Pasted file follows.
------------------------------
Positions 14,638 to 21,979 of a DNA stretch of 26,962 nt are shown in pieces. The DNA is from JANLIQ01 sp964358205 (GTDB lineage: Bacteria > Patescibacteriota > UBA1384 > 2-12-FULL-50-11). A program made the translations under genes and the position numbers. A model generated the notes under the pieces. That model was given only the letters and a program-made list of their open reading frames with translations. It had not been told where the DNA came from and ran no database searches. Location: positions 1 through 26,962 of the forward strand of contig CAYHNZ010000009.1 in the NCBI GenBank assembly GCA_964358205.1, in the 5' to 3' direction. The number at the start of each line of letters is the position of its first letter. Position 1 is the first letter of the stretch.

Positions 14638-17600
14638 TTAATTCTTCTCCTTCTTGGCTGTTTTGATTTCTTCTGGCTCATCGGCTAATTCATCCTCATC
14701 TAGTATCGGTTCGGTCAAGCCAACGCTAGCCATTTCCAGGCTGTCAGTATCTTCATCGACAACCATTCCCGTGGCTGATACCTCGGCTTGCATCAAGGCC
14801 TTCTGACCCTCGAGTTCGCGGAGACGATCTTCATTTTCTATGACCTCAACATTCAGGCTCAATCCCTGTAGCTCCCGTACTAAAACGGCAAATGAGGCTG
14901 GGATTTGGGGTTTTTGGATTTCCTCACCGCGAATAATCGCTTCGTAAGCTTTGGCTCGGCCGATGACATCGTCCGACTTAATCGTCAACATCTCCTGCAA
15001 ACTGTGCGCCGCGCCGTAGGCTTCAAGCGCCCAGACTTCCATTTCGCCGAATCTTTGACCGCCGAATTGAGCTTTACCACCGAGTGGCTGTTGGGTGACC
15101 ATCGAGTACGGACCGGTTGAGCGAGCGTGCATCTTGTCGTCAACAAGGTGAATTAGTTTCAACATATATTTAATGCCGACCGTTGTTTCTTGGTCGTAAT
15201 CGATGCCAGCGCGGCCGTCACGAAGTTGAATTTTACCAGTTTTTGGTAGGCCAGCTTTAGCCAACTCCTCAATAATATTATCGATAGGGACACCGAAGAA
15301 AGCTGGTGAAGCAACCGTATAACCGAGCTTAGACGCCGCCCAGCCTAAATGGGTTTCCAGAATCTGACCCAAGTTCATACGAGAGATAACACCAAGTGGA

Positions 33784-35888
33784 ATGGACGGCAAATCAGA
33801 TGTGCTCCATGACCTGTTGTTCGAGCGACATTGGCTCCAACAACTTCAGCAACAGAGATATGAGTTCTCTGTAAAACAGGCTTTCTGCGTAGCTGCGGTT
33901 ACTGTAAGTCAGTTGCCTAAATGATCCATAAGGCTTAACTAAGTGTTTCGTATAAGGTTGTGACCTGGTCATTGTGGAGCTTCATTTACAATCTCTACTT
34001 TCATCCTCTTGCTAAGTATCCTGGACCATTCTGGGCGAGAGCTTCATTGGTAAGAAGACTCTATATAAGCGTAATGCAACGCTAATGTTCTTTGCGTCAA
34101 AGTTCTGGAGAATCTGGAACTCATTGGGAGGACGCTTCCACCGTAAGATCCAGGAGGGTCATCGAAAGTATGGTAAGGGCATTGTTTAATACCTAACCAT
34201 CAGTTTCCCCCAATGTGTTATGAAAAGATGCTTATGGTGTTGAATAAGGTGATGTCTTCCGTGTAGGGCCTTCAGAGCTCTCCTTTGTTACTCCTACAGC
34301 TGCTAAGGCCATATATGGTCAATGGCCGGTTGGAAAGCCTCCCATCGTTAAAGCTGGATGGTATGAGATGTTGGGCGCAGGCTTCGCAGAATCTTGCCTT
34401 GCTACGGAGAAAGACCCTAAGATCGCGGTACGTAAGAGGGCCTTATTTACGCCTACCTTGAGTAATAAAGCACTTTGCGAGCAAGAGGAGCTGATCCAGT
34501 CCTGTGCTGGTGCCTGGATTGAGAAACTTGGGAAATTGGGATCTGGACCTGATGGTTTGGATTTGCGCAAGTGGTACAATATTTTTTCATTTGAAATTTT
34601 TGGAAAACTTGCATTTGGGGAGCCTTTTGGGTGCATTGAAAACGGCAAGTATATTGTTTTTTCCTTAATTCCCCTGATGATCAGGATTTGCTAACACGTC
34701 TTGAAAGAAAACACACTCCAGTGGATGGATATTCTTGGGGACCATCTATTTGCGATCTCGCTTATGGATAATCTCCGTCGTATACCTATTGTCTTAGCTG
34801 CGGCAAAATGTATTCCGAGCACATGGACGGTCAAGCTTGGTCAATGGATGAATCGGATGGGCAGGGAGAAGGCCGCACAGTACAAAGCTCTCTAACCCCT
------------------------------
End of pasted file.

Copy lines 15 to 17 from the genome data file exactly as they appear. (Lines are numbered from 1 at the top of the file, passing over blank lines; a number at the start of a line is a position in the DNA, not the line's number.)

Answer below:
34001 TCATCCTCTTGCTAAGTATCCTGGACCATTCTGGGCGAGAGCTTCATTGGTAAGAAGACTCTATATAAGCGTAATGCAACGCTAATGTTCTTTGCGTCAA
34101 AGTTCTGGAGAATCTGGAACTCATTGGGAGGACGCTTCCACCGTAAGATCCAGGAGGGTCATCGAAAGTATGGTAAGGGCATTGTTTAATACCTAACCAT
34201 CAGTTTCCCCCAATGTGTTATGAAAAGATGCTTATGGTGTTGAATAAGGTGATGTCTTCCGTGTAGGGCCTTCAGAGCTCTCCTTTGTTACTCCTACAGC